The campaign of CD3 GOP hopeful Tom MacArthur isn’t mincing words one day after the Daily Mail ran a story concerning law suits filed against his former company, York Risk Services Group.
Moreover, they say the attacks of primary opponent Steve Lonegan‘s campaign have been nothing less than “dishonest and defamatory,” Save Jerseyans.
The background: according to MacArthur’s campaign, the paper’s piece was extremely sloppy in terms of missing or distorting key details. For starters, they point out how York is not an insurance company but a service company. The difference? MacArthur wasn’t anywhere near a “cheating firefighters” RICO claim cited by the Daily Mail; his former firm, they point out, had purchased the company involved in the claim after MacArthur left the firm in 2010.
MacArthur’s comms team also went through the trouble of providing a rebuttal for each suit cited by the Daily Mail:
On Lexington Insurance/Port of Galveston, TX:
This case wasn’t filed until after Tom MacArthur had left York and has since been settled out of court and dismissed with no finding of wrongdoing.
On Sylmar/CA wildfires:
York and the insurance company they worked with denied any wrongdoing, and the settlement of this matter occurred in 2012, well after Tom was no longer active in York.
On Houston Baptist:
The case was settled out of court with neither side admitting any wrongdoing. An order accepting a negotiated Stipulation of Dismissal was signed on March 10, 2011 after MacArthur had left York. Moreover, Houston Baptist was denied reimbursement for their attorney’s fees, as well as “trebled damages” and “pre-and post-judgment interest.”
Given the state of the facts as recounted by MacArthur, his campaign asserts that their opposition’s characterization of the story as one in which he was personally “accused of insurance fraud,” the phraseology of a Wednesday release’s headline from the Lonegan campaign, is libelous in nature and factually inaccurate.
“Let’s make one thing very clear: Insurance fraud is a crime and Tom MacArthur was never accused of insurance fraud,” said Chris Russell, general consultant and spokesman for MacArthur’s campaign. “Lonegan’s statement to that effect is a lie and is defamatory.”
There’s no word whether the campaign is moving forward with legal action despite having consulted with counsel. Defamation isn’t easy to prove in the public arena; public figures typically need to show that statements were made with “actual malice,” though accusations concerning crimes including insurance fraud are considered defamation per se, meaning that the complainant is relieved of the burden of showing demonstrating how the statement itself is defamatory in nature.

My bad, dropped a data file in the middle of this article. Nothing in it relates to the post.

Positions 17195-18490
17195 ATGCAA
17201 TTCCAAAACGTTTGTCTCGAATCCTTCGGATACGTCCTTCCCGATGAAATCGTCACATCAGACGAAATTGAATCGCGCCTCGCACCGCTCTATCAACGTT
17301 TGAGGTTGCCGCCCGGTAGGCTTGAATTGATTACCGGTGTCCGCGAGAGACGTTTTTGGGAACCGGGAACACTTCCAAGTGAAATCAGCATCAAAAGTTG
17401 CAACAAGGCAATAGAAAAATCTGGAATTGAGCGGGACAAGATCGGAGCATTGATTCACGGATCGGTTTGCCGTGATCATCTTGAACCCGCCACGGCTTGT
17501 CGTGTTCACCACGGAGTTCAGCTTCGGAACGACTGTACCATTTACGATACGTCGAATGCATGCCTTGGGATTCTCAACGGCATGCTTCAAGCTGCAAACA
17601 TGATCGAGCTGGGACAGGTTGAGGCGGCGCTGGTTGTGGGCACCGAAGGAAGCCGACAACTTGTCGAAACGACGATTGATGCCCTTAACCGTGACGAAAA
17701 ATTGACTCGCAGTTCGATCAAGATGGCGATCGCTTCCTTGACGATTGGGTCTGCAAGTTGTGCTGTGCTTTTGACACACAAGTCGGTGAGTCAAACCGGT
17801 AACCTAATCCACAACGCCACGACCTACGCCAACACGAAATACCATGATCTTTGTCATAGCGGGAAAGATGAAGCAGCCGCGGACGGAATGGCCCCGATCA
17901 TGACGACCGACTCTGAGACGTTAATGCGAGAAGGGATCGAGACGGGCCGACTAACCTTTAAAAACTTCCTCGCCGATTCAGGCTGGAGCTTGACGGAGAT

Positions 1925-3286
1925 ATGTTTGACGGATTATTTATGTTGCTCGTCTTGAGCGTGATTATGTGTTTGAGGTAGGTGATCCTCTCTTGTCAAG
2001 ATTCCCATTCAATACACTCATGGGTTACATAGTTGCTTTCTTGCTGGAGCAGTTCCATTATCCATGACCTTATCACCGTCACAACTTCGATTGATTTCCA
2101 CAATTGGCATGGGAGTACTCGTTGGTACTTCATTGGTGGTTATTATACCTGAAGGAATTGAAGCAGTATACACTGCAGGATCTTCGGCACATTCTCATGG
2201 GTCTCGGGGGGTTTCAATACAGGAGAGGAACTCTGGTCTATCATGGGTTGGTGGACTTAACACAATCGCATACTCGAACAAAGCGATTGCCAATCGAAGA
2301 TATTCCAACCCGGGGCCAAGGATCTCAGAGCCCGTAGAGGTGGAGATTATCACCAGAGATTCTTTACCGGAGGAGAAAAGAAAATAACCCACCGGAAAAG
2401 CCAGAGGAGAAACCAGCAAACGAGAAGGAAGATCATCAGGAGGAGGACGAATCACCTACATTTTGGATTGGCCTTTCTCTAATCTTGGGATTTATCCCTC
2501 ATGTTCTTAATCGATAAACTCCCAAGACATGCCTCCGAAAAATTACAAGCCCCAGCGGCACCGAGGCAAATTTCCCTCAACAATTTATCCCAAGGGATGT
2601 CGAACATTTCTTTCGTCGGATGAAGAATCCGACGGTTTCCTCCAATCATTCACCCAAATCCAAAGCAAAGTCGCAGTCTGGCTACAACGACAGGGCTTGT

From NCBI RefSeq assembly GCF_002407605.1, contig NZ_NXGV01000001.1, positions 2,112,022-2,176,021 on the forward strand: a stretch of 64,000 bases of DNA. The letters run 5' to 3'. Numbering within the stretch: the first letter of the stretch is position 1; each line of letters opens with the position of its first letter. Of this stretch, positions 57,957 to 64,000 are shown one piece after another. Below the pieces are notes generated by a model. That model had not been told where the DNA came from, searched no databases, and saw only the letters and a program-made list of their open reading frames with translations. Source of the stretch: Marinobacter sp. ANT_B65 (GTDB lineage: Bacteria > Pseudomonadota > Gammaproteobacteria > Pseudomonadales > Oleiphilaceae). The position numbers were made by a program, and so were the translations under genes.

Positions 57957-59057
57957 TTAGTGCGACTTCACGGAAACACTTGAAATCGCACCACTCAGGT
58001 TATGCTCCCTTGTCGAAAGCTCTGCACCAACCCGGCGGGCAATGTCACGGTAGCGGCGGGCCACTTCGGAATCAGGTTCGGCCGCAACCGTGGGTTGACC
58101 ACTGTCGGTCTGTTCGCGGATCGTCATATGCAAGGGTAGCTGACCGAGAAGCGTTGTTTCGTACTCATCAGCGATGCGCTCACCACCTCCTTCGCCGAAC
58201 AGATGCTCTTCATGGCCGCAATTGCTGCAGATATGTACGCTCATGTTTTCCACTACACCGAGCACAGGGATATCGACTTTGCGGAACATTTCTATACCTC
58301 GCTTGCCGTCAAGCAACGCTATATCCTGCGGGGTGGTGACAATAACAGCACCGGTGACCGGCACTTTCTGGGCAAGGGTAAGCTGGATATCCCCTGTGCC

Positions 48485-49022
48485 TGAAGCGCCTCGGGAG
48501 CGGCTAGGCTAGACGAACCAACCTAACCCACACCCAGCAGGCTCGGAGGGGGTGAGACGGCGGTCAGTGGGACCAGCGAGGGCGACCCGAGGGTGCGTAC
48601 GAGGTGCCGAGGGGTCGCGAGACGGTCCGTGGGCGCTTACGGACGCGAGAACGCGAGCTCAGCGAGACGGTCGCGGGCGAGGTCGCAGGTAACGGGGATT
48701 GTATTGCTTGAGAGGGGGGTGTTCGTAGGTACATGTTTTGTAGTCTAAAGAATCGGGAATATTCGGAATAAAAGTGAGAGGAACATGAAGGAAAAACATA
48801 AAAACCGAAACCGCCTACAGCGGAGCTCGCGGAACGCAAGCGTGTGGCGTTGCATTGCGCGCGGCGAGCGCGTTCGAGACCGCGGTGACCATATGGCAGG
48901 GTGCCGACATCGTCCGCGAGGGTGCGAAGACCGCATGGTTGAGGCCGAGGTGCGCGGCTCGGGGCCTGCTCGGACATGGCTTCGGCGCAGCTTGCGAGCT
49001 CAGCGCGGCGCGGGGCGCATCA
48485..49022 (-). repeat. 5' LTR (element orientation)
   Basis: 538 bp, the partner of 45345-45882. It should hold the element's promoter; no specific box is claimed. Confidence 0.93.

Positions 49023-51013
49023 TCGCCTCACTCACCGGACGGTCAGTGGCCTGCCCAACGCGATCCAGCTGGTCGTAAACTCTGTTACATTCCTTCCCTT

The campaign took aim at the Daily Mail author himself, too, referencing David Martosko‘s close professional relationship with Charles C. Johnson, the Lonegan campaign’s paid researcher, an angle first reported by Save Jersey, and citing an earlier-in-time tweet from Martosko which the MacArthur people say suggests that the Daily Mail could have walked back the original story’s more hard-hitting headline after evaluating the facts:
The final headline stating only that MacArthur “ran insurance company accused of cheating hurricane and wildfire victims” [emphasis added] appears much more cautious though, again, the MacArthur folks are quick to point out that York isn’t an actual insurance company.
Save Jersey reached out to Chris Russell after yesterday’s story broke. He said Martosko reached out to him via email on Sunday evening with not so much as a request for comment but a proverbial “gun to the head” ultimatum, relaying to Russell how a “story is running tomorrow [Monday], no later than noon” about the insurance story, and warning that “any statement would be preferable to radio silence.”
The story ultimately ran on Wednesday the 30th, not Monday the 28th, another fact which Russell says buoys his theory that the original theme was walked back by the paper.
“That his team of dirt diggers would go to such extreme and underhanded lengths to plant a hatchet job story, and then fail to get their facts straight is emblematic of the entire Lonegan campaign and, in fact, his entire political career – it’s desperate, disorganized and weak,” added Russell in the campaign’s official release. “The Daily Mail piece is a poor excuse for journalism and the facts show its author is little more than an extension of the Lonegan campaign. It’s unquestionably a new low.”